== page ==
OTTAWA (Reuters) - Canada’s puny penny coin, loved by some but an annoyance to many, will be withdrawn from circulation this year because it costs too much to make and is a pecuniary pest, the government announced on Thursday.
“The penny is a currency without any currency in Canada,” Finance Minister Jim Flaherty told reporters.
Ottawa said the penny retained only one twentieth of its original purchasing power. It costs 1.6 Canadian cents to produce each one cent coin and stamping out the penny will save around C$11 million ($11 million) a year.
“Some Canadians consider the penny more of a nuisance than a useful coin. We often store them in jars, throw them away in water fountains or refuse them as change,” the government said in a budget document.
“Financial institutions face increasing costs for handling, storing and transporting pennies. Over time, the penny’s burden to the economy has grown relative to its value as a means of payment,” it said.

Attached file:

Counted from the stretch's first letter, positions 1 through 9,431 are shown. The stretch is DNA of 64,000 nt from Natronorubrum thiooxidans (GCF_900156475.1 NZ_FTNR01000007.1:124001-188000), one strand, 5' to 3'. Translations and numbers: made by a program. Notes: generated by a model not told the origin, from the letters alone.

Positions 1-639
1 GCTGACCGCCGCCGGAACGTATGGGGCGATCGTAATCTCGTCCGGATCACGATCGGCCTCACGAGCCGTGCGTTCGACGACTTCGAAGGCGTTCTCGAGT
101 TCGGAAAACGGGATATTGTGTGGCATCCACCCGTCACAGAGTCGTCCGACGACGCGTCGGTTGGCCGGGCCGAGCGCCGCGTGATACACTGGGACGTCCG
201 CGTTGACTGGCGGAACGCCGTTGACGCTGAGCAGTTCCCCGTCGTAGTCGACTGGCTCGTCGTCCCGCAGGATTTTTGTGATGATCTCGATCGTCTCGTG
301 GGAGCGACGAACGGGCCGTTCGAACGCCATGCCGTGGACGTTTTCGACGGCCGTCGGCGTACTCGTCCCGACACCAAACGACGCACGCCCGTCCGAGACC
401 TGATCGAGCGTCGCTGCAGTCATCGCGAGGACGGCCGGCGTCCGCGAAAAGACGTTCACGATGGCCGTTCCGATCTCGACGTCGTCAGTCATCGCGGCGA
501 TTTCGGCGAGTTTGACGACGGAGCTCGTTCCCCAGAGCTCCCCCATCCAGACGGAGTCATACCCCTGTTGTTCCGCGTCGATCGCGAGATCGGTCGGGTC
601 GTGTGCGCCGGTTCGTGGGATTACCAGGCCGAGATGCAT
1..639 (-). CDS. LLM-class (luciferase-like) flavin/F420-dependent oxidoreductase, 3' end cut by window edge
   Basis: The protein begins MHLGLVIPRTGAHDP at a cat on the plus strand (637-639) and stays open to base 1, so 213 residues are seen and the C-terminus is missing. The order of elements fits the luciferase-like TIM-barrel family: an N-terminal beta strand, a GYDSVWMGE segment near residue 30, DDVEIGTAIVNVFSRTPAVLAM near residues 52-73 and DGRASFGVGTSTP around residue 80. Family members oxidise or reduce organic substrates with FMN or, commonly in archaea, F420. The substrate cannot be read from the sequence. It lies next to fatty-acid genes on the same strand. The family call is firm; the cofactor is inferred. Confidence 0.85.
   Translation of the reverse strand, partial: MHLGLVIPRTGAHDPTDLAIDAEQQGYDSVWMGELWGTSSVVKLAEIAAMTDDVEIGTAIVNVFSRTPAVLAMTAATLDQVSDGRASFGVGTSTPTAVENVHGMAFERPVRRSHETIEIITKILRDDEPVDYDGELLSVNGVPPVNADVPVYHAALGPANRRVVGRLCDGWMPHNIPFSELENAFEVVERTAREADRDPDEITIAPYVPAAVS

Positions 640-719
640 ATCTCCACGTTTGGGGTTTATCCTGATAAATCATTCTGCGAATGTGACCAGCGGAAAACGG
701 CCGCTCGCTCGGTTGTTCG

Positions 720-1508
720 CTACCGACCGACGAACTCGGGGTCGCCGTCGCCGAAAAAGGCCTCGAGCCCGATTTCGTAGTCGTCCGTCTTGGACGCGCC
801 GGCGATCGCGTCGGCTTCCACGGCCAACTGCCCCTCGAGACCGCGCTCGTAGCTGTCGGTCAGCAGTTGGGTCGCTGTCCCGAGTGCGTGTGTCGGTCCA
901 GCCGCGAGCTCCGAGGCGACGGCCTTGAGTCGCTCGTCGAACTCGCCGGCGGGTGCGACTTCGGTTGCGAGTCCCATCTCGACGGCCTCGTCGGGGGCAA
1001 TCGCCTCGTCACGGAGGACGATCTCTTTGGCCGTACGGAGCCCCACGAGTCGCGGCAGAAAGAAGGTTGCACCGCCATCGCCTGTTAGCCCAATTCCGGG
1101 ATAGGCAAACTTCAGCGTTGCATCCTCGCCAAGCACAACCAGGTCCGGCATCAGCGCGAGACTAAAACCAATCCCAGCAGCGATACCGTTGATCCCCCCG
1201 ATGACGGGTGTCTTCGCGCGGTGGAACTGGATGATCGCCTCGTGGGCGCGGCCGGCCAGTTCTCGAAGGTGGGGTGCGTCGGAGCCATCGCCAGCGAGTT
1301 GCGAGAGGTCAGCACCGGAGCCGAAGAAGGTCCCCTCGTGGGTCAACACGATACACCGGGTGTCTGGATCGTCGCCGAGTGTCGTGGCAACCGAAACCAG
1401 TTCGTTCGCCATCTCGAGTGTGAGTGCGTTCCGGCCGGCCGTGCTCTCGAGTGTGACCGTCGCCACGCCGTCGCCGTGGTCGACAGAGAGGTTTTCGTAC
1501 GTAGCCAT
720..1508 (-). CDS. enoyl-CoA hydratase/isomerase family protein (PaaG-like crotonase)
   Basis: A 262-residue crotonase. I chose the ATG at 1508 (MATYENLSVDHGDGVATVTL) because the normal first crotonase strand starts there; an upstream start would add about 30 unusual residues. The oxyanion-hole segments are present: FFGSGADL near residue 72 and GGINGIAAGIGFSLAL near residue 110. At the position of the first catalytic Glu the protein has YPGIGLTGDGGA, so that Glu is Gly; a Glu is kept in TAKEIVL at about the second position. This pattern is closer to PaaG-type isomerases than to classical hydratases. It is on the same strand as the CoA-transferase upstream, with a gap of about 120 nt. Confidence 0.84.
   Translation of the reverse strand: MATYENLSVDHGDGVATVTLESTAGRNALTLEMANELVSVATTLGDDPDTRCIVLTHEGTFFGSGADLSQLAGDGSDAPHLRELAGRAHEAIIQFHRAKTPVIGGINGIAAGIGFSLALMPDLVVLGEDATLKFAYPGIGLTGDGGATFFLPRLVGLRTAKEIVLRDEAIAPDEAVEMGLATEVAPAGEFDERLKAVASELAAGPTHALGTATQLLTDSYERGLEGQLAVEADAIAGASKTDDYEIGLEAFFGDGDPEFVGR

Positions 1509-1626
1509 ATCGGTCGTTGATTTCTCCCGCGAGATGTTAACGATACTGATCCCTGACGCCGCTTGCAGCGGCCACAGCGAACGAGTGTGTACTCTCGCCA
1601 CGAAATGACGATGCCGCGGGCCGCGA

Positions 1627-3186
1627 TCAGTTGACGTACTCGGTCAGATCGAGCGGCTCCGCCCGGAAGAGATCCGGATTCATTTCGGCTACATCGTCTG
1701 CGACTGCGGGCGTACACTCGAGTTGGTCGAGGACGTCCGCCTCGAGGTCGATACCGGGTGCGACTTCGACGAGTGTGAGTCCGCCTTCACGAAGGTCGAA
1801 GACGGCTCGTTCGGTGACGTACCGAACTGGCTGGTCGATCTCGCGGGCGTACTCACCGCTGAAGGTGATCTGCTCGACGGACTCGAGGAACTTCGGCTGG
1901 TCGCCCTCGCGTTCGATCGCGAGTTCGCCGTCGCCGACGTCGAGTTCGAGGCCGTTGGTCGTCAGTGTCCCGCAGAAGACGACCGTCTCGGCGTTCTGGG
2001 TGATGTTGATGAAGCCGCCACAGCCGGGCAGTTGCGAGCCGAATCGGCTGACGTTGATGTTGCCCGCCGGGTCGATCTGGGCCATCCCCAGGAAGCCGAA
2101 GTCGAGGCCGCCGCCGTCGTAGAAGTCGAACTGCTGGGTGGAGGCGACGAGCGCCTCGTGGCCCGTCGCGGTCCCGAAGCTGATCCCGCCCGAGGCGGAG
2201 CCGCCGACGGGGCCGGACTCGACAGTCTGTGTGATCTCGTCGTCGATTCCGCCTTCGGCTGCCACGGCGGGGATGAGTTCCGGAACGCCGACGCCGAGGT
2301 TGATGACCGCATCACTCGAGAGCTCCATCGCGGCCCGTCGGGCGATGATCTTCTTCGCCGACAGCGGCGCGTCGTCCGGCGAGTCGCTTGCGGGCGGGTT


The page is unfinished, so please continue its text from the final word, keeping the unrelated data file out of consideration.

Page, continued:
Other nations that have either ceased to produce or have removed low denomination coins include Australia, Brazil, Finland, Israel, the Netherlands, New Zealand, Norway, Sweden, Switzerland and Britain.
“There are 30 billion pennies in circulation and every year they are minting more. It was just one of those no-brainer slam dunks. It’s a place where we can save money,” said opposition legislator Pat Martin, who has long campaigned for the penny to be abolished.
“Of the 30 billion pennies, I think half of them are under my bed in a big jar,” he told the Canadian Broadcasting Corp.
The Royal Canadian Mint will stop distributing penny coins to financial institutions later this year. As the coin slowly disappears, prices for cash transactions will be rounded up or down to the closest five cents.
Non-cash payments such as checks, credit and debit cards will continue to be settled to the cent.
($1 = $1 Canadian)
Editing by Jeffrey Hodgson and Randall Palmer